Back in the day you could call a person paranoid when they claimed that the government was spying on everybody. Today, thanks to Edward Snowden, such paranoid has proven to be justified:
And while the NSA story alone undoubtedly gives the “paranoid” plenty of reasons to say “I told you so,” a slew of other reports from this year gave them even more reasons to retreat into the wilderness and start subsistence farming.
For instance, the ACLU released a cache of documents showing that police around the country are collecting license plate scanner information that could be used to track physical locations of many Americans without consistent retention policies.
Speaking of being tracked, an enterprising hacker discovered that the E-Z Pass he used to make paying tolls simpler was being read all around New York City. Turns out, the city had been tracking E-Z Passes for years as a way to measure traffic patterns.
Speaking of technology with obviously exploitable surveillance capabilities: Someone might be watching you through your laptop’s webcam – without even activating the warning light.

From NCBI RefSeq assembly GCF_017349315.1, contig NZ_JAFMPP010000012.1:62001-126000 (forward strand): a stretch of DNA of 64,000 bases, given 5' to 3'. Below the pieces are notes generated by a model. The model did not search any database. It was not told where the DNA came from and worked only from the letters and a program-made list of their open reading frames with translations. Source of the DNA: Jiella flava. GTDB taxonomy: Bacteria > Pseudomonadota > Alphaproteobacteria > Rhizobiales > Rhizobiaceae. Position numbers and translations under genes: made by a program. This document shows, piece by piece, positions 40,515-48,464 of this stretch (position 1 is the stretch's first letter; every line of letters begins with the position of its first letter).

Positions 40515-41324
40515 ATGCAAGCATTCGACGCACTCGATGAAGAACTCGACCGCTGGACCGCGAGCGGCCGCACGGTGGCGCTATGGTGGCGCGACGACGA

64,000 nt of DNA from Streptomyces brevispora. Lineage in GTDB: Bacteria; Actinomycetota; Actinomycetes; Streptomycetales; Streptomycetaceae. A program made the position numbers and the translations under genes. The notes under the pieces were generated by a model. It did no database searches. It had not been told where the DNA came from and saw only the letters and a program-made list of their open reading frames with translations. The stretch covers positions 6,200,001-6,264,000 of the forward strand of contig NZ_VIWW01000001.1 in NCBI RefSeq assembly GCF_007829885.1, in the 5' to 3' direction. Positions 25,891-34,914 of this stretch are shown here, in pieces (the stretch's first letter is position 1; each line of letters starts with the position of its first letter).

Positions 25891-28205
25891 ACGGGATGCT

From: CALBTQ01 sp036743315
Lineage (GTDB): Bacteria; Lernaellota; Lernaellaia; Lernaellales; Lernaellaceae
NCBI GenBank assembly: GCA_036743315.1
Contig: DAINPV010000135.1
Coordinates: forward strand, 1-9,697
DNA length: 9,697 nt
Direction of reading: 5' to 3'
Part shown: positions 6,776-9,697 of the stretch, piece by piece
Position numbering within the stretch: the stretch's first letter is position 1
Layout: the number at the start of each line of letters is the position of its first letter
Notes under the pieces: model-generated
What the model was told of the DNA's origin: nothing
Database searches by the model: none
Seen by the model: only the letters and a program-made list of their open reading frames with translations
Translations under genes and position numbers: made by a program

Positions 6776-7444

Oh, and to top it all off: There was suspicious aerial activity going on at Area 51. Although no admissions of alien activity have emerged, much to John Podesta’s dismay, recently released documents reveal that the CIA tested its first drones at the Nevada military base.
2013, above most other years, has demonstrated how widespread surveillance has become. The Orwellian present we find ourselves in has been made possible through advancing technology. This has lead many people to blame technology and seek a Luddite existence that they believe will keep them safe from surveillance. While technology has made widespread surveillance possible it is also the tool that allows us to fight widespread surveillance.
Cryptography allows us to conceal our communications from prying eyes and even to conceal the source and destination of communications. Tor allows you to access the Internet anonymously (so long as you use it correctly). Tails is a Linux distribution that can be booted from a CD or USB drive that attempts to anonymity all of your online activity. GnuPG allows you to encrypt the contents of your e-mail so those bastards at the National Security Agency (NSA) can’t see what you and your correspondent are discussing. Off-the-Record Messaging does the same thing for instant messages. Many other tools exist that allow you to maintain anonymity and privacy.
The only way to stop the widespread surveillance apparatus of the state and corporations is to use technology to counter their technology. Hiding in a hole may sound effective but the surveillance state can watch you even if you don’t carry a cellular phone, use a computer, or drive a car. Cameras are everywhere in our society and you can’t avoid their soulless stare unless you board yourself up in your home and refuse to come out (and even then your home could be bugged). But we can make the cost of surveillance so high that it bankrupts the spies.